The good machines are nothing more than “guided barbells”—just alternative tools to get the job done. They should be viewed as secondary to the work being done, not the reason for training success.

As I’ve written about before, I had some of the best workouts of my life in crude, poorly equipped gyms. It’s passion, effort, desire, and consistent hard training that makes even a simple barbell work wonders. You don’t really need anything more. At a small, dingy, minimally equipped gym at an air base in Germany, I had some of the best workouts of my life.

The showers frequently had only cold water. The cables on the pulley machines were always broken. Someone was always painting something for an inspection. Even the barbell plates were painted several times during this period. They were black, gold, and white, at different times. A few times they were still wet when we came to train, and we could smell paint fumes. We still lifted, and got paint all over us. As long as there were bars and plates, we were happy! We rooted for each other. There was a lot of back slapping, screaming, yelling, grunting, groaning, and sweating. We had a sort of gang, and if someone wasn’t there, we all knew it, and would get on his case when we saw him at the chow hall. There was peer pressure to train.

The weight room was rundown, dark, damp, and cold; but to us, it was warm, bright, and full of energy and life. We loved that place! Weights were banging everywhere, and the too-few 10s, 5s and 2-1/2 plates available were shared, and tossed back and forth around the room. Everyone had chalk; in fact, it was all over us! We had a true brotherhood, and so much fun training.

We would train no matter what the weather, come sleet or snow. Even base alerts didn’t stop us. We usually worked 24-hour shifts, but when a shift was over, we had free time. But we still had to comply with the “war game” conditions, if we remained on the base. Most guys would get the hell out of the base after they ate and slept. We would bring our gas masks to the gym, and still train. I can remember squatting in my gas mask!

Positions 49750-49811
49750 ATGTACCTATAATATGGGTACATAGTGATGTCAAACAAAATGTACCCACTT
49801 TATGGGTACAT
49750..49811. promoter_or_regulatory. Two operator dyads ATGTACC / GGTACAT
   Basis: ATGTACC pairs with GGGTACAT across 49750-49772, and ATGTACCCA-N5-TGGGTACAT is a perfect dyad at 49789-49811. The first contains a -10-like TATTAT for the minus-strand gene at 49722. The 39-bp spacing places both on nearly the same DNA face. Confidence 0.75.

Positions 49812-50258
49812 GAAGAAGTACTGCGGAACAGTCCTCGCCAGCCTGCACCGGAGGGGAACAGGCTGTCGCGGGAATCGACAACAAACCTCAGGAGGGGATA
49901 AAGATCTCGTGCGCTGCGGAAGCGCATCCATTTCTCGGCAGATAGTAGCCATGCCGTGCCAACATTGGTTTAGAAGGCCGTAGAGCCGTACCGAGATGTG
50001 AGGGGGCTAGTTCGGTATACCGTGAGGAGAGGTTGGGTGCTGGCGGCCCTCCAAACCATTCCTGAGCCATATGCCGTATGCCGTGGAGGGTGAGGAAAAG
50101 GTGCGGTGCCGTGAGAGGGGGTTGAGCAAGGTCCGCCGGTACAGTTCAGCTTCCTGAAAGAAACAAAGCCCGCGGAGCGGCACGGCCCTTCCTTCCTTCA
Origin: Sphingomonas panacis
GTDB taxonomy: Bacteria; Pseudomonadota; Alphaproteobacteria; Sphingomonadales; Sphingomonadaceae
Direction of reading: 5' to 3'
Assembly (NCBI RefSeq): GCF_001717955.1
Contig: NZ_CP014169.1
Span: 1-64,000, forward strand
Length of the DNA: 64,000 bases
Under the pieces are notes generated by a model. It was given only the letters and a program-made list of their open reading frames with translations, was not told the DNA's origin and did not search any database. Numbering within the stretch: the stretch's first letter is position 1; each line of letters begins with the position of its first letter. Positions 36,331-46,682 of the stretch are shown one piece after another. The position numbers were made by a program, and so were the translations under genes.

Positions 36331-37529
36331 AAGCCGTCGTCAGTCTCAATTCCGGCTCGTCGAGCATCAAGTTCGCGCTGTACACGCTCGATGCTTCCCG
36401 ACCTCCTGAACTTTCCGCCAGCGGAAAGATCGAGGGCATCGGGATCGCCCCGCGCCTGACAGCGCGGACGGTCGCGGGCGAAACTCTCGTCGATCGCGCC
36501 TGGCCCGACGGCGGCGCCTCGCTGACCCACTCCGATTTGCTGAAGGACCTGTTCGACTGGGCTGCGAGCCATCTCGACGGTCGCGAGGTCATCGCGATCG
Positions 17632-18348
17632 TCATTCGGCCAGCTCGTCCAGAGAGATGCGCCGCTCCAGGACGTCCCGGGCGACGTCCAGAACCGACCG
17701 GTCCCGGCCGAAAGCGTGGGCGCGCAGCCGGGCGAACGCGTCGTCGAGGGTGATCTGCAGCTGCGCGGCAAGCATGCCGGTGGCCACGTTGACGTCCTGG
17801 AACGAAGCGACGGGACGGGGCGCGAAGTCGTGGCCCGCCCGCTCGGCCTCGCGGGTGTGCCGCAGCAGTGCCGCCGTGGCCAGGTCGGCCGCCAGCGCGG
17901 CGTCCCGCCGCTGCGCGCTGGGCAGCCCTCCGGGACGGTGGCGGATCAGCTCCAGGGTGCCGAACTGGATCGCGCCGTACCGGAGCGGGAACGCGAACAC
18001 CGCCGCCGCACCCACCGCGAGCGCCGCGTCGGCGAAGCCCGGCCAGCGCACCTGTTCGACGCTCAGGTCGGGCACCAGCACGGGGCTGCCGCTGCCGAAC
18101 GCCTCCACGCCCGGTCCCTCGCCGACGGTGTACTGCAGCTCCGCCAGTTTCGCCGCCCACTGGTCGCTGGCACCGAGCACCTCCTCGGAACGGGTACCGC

We never missed workouts, grew like crazy, and made tremendous progress. Anyone who trained with us would have made at least as much progress as they ever had anywhere else (and probably more progress than ever). That we only had very basic equipment just didn’t matter.

 

Traits for bodybuilding success

You’ve been training yourself, and others, for many years. What common trait have you noticed in individuals that indicates a high probability of training and bodybuilding success?

On average, the guys who are successful in strength training, love to train. They don’t miss workouts. They find a way to train. They don’t make excuses why they can’t train. They make do with the equipment they have available, not complain about which new machine they don’t have. They don’t just talk about training, read about it, or make excuses about why they can’t do it. Instead, they lift—hard and regularly. These people are the backbone of the Iron Game. They are the passion and beauty of modern strength training. Their problems in training, if any, are usually related to overtraining, not laziness. I mean true overtraining, not the latest version of overtraining which used to mean just a regular, ordinary workout.